A supplemental base member 5 formed of vwood and having the same shape though Ysmaller dimensions, is mounted on the basel member .4, and is held thereon by four screws located adjacent to each corner of the sup- ;plemental base member, said screws passing yupwardly from. the lower face of thebase I member and being screwed tightly into thek Y supplemental member, with their heads countersunk in the lower face of the base, Vas in-l dicated at 5a in Figure 2 of the drawing.
The two base membersV 4, and 5 are provided With a pair of alined passageways 6V substantially half way t ceive the extended ends ofthe tie` bolts or rods 3, which are secured to the post. The tie rods pass freely through the said pas- Sageways G and are not threaded therein, and
the location of the tie rods with relation to the post is such as to arrange the wide and narrow side faces of said ost in corresponding relation to the Wi e and narrow sides of the base. y
The base member 4 is provided on its underface with sockets 7 arranged concentrically with the passagewa 7s and extending lirough said base member, and the terminals ofthe tie rods ex-` tendinto said sockets for `the reception of suitablewing nuts 8 which `bear `against washers 9 abutting againstthe inner end of the sockets. By tivhtly turning up the wing nuts the post is lbrought into tight, rigid relation to the base to prevent any rocking movement of the post u on the base.`
The narrower side `frzices of the post or standard 1 are each provided with a series of opposed slots l0 which extend entirely across said faces, thus having open ends.
The slots extend inwardly and downwardly at an angle of about fifteendegrees, and are cut in to a depth sufiicinet to receive and to hold cardboard or other signsor cards and support the same, in inclined position, with out danger of breaking the edges of the same by reason of their Weight.
The slots 10 may be arran ed closely adjacent toeach other with su cient space between to prevent breaking the wooden tongues thus formed between the slots, and the widths of the slots may vary for difer ent kinds of work or one side of the post may be equipped with slots `of one size and the other side may have larger or smallerslots,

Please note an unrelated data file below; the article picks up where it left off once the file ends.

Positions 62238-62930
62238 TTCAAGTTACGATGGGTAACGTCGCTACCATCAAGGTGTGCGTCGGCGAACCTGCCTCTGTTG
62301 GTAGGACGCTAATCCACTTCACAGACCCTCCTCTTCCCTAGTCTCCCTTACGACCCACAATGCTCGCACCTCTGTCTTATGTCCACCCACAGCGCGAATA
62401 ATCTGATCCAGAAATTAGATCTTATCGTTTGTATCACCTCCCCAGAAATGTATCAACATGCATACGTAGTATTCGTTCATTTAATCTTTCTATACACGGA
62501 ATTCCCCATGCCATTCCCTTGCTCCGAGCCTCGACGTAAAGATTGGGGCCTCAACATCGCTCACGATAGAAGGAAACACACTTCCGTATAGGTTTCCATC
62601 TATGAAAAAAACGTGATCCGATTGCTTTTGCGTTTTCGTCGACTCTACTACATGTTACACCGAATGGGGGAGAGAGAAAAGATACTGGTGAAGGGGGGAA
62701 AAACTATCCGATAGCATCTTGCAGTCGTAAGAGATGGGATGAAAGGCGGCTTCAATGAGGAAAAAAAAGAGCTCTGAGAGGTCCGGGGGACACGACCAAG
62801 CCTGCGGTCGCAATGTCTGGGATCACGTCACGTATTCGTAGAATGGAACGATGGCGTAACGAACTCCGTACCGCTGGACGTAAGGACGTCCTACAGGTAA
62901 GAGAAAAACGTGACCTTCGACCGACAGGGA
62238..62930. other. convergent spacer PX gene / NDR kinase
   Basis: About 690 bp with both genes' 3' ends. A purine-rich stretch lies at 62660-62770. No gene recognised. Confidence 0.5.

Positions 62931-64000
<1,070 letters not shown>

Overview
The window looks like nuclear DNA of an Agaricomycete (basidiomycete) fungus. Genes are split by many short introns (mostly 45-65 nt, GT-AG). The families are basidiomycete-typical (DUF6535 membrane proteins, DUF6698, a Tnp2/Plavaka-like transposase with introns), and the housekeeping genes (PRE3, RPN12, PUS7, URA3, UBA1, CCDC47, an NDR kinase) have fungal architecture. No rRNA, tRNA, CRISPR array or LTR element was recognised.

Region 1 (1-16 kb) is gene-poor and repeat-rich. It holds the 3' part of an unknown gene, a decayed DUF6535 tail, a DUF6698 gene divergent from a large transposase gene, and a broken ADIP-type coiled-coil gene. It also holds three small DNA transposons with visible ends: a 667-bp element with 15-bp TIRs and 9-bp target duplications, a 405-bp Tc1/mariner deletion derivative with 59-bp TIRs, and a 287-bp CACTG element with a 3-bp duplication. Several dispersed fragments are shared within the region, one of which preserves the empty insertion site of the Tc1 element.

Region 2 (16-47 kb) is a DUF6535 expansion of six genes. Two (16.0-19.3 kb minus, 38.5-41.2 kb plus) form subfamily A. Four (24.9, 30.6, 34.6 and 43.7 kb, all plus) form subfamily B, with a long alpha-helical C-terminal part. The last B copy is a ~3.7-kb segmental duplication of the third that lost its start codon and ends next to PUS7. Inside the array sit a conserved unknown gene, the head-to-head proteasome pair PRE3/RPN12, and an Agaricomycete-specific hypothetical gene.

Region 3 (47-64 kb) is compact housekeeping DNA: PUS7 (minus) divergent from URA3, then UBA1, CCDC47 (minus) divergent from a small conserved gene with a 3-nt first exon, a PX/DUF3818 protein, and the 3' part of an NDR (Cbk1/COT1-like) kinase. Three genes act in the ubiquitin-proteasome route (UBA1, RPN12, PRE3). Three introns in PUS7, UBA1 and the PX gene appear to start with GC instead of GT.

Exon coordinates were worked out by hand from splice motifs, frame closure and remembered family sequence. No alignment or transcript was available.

as will be understood.
`F rom the foregoing it will be seen that a simple, chea ly-manufactured and `strong and durable evice has been provided for use in `sign shops or artists or photographers` studios, etc. for the purpose of holding signs, cards or photographic plates and similar articles While the saine are drying, that the device is designed to take up but a` small amount of Hoor space, that said articles are held in closely related position while drying without danger' of contacting with each other and without danger of being 'knocked n or blown about, the entire stand, whether loaded or unloaded, being readily moved 55` from place to place by means of the lifting or carrying ring. i
What is claimed is n A card drying stand com rising a wooden post having a lifting an carryino' i ring mounted in the upper end thereof, said post havin", in its side faces, continuous series of spaced, open-ended slots inclining down` wardly and inwardly, a base having central ly-disposed, spaced apertures formed verti- 6.5
cally therein, spaced tie-rods having screwA threads throughout their lengths and secured to and projecting from the lowerend of said post and adapted `to traverse the apertures in the base, said base having sockets in the lower face thereof and concentric with the apertures` and thumb-nuts threadedon the ends of the rods within said sockets to tightly draw the post onto the base. In testimony, that I claim the foregoing as 7 my own, I have hereto afiixed my signature.
`CARL L; GESTRINE.